(Image credit: Alienware)

Alienware Aurora R12: Design

The Aurora R12 continues the firm’s well-earned reputation for extravagant design. The case is oval-shaped, with a central pillar that holds ports and loads of RGB LEDs, and the concave air intake has even more lighting.

Alienware Command Center can customise and synchronise the lighting. The case has robust build quality, and it serves up two USB Type-C ports and more than a dozen full-size USB sockets alongside loads of audio jacks.

On the inside, the slick design continues to a tool-free interior with a large arm that swings outwards to allow access to the major components.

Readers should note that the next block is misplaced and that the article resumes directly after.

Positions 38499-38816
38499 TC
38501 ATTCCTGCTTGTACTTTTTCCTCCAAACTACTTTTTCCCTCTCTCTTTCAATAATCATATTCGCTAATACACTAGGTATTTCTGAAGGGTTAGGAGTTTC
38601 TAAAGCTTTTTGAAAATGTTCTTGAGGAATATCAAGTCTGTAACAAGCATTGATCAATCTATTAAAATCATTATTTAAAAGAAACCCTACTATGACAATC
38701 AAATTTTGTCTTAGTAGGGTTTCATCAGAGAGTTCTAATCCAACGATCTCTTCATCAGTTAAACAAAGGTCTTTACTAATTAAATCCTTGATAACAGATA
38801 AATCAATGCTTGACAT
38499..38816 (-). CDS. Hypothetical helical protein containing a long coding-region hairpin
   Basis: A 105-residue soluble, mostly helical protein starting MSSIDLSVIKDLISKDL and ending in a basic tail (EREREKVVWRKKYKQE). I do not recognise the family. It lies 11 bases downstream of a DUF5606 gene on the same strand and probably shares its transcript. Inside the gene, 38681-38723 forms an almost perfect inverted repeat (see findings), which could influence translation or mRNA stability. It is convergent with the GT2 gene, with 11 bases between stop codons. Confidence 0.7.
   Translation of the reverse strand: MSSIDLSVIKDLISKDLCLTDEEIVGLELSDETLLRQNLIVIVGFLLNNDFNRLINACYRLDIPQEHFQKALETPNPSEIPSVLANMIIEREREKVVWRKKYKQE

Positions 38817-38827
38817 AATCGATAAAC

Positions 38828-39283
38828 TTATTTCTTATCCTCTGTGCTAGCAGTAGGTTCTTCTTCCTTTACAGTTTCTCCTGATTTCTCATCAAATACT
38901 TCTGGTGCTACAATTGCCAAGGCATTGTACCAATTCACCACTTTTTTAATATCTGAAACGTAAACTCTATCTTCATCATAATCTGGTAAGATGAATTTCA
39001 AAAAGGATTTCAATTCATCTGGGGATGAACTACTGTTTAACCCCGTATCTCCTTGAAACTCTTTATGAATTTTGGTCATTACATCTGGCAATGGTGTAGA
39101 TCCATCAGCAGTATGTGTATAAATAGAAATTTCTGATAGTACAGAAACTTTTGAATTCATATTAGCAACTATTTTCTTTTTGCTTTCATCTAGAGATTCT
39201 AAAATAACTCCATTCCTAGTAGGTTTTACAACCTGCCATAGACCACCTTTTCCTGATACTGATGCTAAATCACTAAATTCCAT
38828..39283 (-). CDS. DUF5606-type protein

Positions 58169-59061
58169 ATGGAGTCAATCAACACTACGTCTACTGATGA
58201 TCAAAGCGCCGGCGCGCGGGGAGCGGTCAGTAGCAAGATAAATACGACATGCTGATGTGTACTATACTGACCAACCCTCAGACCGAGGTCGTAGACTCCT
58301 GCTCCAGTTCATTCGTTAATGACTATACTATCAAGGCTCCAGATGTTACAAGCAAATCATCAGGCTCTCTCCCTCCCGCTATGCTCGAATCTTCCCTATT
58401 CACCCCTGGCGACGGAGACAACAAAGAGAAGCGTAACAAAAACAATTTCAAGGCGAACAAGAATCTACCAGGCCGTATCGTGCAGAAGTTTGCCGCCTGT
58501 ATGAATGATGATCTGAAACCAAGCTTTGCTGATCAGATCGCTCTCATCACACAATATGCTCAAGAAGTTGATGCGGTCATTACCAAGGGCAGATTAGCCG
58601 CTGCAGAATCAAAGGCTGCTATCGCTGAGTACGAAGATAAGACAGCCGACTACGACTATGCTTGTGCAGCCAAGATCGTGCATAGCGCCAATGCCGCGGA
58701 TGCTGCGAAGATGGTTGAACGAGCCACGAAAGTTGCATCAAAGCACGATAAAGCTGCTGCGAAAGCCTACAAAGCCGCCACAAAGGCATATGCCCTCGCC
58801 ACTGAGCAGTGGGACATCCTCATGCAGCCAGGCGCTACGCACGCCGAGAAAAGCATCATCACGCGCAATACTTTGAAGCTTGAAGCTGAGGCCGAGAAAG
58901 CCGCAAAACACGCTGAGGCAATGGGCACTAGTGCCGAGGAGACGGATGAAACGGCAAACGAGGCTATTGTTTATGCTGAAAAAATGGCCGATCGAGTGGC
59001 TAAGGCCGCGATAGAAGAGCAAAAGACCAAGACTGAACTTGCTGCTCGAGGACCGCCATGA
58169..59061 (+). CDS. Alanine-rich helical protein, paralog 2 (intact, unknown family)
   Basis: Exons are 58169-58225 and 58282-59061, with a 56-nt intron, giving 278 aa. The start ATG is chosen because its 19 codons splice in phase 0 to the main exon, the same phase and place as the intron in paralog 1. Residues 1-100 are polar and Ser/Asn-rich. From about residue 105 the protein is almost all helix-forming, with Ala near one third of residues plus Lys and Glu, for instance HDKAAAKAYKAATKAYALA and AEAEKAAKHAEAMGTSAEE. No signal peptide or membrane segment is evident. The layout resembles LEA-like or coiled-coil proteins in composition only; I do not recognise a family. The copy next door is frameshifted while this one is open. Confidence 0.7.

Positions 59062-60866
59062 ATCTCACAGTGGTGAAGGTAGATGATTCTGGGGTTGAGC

The Aurora R12 also has downsides. The interior is accessible, but it looks plain and conventional towers have more space and more upgrade options. And, while the Aurora is rock-solid, it weighs 40lbs and is nearly 20” tall. The included keyboard and mouse are very basic, so you’ll need a quick upgrade to enjoy gaming.

Alienware Aurora R12 desktop vs Alienware laptops

Alienware is just as well-known for its gaming laptops as its desktops. That undoubtedly gives rise to a big question: which should you buy?

Alienware produces three core laptop models. The m15 R4 and m17 R4 are 15.6in and 17.3in machines that balance high-end components with sleek design. The Area-51m R2 is larger, heavier, and more powerful and tops off the range.

Obviously, a gaming laptop includes a screen, keyboard, and trackpad, so they’re more portable than a gaming PC and its bevy of peripherals. That makes a laptop easier to take to LAN events and easier to use if you’ve not got much space.